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Defining the Gift of Tongues

In: Historical Events

Submitted By floweticmajor
Words 993
Pages 4
ToneJah Knight
THEO 201 D27
April 19, 2014

It is funny how you “run into” old friends on social websites. Sometimes, you try not to and succeed, while other times it’s just not in God’s hands. I had a friend recently inquire my opinion on the topic of speaking in tongues in church. Over the years, it has been brushed under the rug due to the spiritual gift becoming ceased in AD 70 (CC); however, the argument of whether it was truly ceased or not is in question. This in fact is where I was asked to step in. I first broke down the meaning of spiritual gifts, which are gifts of God enabling the Christian to perform his or her service such as the gift of prophets, evangelists and teaching (Elwell p.1135). Ephesians 4:12-13 and 15 state that spiritual gifts were given “for the perfecting of the saints, for the work of the ministry, for the edifying of the body of Christ: Till we all come in the unity of the faith, and of the knowledge of the Son of God, unto a perfect [complete, mature] man, unto the measure of the stature of the fullness of Christ . . . speaking the truth in love, [that we] may grow up into him in all things, which is the head, even Christ.” After breaking down the meaning of spiritual gifts, my friend further asked, “Aren’t spiritual gifts the same as the Fruit of the Spirit?” I proceeded to explain that with 1 Corinthians 12:4-7 as a base, each service has a different gift all for the common good. The most significant difference between the two is that spiritual gifts were merely GIFTS that God gave to us so He can work through us. We did not earn them. Fruits of the spirit are what we earn from God by abiding in His word and obeying His every command. To better understand, one uses his or her gift to receive the fruits of the spirit. Another difference is that there are laws to spiritual gifts given by Paul in many verses such as Romans 12:6-8; 1 Corinthians 12:4-11, 28-30; and Ephesians 4:7-12 (Elwell p.1135). In Galatians 5:22-23, it states, “But the fruit of the Spirit is love, joy, peace, forbearance, kindness, goodness, faithfulness, gentleness and self-control. Against such things there is no law.” To be all of these characteristics takes a strong foundation of trust and faith in God, making the Fruit of the Spirit a key note in showing one’s spiritual maturity. I was then hit with a controversial task: defining the gift of speaking in tongues. 1 Corinthians 14 breaks down the biblical definition as a sign, not for believers, but for unbelievers to reveal the living God within themselves (1 Cor. 14:22). In the same boat as the rest of the spiritual gifts, the gift of tongues’ purpose is to edify the believer and combat racial and prejudice slurs (Carm). The baptism of the Holy Spirit was illustrated in Matthew 3:13-17 when Jesus asked John to baptize Him. By Jesus telling John that His visit was to “fulfill all righteousness”(Matt. 3:15), He was explaining to John that the baptism was an aspect in the accomplishment of God’s will; hence God’s voice coming from the heavens saying, “This is my Son, whom I love; with him I am well pleased” (Matt. 3:17). In my opinion, the strength of baptism the Holy Spirit is exemplified in the story of Jesus being tested in the wilderness in Luke 4. The devil attempted to manipulate Jesus by making Him doubt his strength in God and Himself. The devil offered Jesus authority over all the kingdoms in the world if He worshipped him (Luke 4:6-7), but Jesus stood His ground and said, “It is written: ‘Worship the Lord you God and serve Him only’” (Luke 4:8). My friend started giving his opinion on the gift of speaking in tongues and how he believed that it is the necessary sign of the baptism in the Holy Spirit. I disagreed on the foundation of speaking in tongues being one of the 25 spiritual gifts that are given. Different gifts were distributed upon God’s people in the church, but not all were given tongues (1 Cor. 12:29-31). In fact, God says in 1 Corinthians 14:5, “I would like every one of you to speak in tongues, but I would rather you prophesy. The one who prophesies is GREATER than the one who speaks in tongues, unless there is an interpreter of tongues, so that the church may be edified.” The gift of tongues is not the sign, but a sign. If anything, it should be the Fruit of the Spirit that is considered the sign of baptism in the Holy Spirit (CC). Speaking in tongues are rare in some denominations today. I know I have recently witnessed certain people in my church, which is a Church of God and Christ, take part in this spiritual gift. A reason why it has been scarce over the years could be the fact that the gift was supposedly ceased in AD 70 after its primary purpose was accomplished with the judgment of Israel (1 Cor. 13: 8-10; Carm). Only paired with an interpreter is speaking in tongues considered to be valid today.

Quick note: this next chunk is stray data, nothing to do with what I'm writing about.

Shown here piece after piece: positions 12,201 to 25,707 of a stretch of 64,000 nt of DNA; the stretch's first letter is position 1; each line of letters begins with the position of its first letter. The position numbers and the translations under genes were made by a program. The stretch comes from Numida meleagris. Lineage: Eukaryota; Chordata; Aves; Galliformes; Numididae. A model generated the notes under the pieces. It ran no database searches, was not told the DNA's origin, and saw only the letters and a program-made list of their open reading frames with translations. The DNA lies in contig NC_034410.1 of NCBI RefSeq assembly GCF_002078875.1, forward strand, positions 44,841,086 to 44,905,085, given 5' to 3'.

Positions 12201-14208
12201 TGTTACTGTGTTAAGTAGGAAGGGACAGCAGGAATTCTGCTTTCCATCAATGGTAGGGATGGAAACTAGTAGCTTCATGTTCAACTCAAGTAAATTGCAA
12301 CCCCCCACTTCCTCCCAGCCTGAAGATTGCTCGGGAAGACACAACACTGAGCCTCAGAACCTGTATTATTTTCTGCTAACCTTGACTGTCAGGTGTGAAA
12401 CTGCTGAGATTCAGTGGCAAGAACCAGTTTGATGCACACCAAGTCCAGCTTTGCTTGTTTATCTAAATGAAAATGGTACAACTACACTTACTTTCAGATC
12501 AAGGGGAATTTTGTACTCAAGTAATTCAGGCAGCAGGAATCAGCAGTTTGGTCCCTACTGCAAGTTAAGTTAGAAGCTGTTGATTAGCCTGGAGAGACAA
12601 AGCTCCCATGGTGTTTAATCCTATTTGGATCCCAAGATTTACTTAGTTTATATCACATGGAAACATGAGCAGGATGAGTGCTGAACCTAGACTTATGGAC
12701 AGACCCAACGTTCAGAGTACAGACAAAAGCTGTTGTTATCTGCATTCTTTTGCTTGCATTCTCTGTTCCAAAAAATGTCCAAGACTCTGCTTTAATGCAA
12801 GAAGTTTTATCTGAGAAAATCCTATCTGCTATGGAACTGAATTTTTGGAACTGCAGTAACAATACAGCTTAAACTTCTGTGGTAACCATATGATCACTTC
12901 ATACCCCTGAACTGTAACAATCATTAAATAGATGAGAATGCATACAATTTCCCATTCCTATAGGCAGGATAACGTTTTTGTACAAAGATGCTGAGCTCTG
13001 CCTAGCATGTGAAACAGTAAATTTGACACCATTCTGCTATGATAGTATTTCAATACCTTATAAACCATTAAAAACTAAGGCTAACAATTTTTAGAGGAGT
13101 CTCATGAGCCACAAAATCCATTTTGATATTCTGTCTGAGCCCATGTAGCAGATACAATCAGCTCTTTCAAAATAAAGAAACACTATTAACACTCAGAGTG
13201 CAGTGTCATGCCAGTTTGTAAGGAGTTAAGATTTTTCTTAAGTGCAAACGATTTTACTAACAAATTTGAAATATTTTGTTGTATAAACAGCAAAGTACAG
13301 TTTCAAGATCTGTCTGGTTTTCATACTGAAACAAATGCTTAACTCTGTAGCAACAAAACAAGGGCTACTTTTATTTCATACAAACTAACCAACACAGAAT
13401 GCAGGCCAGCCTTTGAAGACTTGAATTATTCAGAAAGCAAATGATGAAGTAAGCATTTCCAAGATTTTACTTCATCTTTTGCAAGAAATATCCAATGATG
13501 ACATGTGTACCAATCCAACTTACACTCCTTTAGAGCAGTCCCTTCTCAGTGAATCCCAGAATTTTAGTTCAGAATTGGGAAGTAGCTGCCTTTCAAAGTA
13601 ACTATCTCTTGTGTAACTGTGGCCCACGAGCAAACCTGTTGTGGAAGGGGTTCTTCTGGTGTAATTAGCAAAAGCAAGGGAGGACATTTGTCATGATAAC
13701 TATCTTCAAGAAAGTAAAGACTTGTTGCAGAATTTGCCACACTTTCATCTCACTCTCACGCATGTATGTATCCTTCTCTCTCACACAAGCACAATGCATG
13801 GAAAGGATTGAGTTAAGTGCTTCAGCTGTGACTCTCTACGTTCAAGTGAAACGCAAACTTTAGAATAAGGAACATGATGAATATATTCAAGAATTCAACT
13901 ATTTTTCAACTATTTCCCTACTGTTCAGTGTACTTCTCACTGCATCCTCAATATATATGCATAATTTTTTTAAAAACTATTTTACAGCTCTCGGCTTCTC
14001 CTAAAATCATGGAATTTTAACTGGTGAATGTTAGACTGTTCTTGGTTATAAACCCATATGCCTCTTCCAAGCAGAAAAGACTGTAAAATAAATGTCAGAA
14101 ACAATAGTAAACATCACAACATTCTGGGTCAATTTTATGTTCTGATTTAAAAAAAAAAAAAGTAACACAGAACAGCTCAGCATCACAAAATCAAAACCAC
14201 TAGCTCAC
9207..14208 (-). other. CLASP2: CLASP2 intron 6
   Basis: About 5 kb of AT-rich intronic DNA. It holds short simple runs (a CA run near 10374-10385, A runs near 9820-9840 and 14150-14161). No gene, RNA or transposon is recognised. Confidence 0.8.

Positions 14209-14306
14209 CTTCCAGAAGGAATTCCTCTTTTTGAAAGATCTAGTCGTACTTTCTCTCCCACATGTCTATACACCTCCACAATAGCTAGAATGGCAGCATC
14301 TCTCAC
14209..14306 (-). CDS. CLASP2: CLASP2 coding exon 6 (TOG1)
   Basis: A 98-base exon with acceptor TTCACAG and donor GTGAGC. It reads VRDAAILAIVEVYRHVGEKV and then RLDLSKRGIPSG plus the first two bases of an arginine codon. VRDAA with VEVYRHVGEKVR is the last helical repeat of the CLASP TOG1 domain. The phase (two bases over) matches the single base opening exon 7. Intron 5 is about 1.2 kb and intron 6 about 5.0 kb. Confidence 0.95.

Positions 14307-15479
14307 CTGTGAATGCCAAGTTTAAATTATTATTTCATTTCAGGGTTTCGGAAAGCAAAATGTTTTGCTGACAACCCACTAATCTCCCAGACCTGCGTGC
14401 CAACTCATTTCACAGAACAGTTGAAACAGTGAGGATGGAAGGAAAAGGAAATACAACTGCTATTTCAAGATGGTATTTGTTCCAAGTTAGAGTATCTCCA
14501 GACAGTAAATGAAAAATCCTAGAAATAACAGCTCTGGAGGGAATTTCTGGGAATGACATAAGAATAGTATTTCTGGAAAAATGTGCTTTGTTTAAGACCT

Bibliography * Does the Spiritual Gift of Speaking in Tongues still Exist Today? (n.d.). Retrieved April 17, 2014, from Campus Christians: http://www.campuschristians.info/articles/tonguesfortoday.html

* Ministry, C. A. (2014). Is Speaking in Tongues a Necessary Sign of Salvation? Retrieved April 17, 2014, from Carm: Christian Apologetics & Research Ministry: http://carm.org/religious-movements/oneness-pentecostal/speaking-tongues-necessary-sign-salvation

* Elwell, W. A. (2001). Evangelical dictionary of theology (2nd ed.). Grand Rapids, Mich.: Baker Academic ;.

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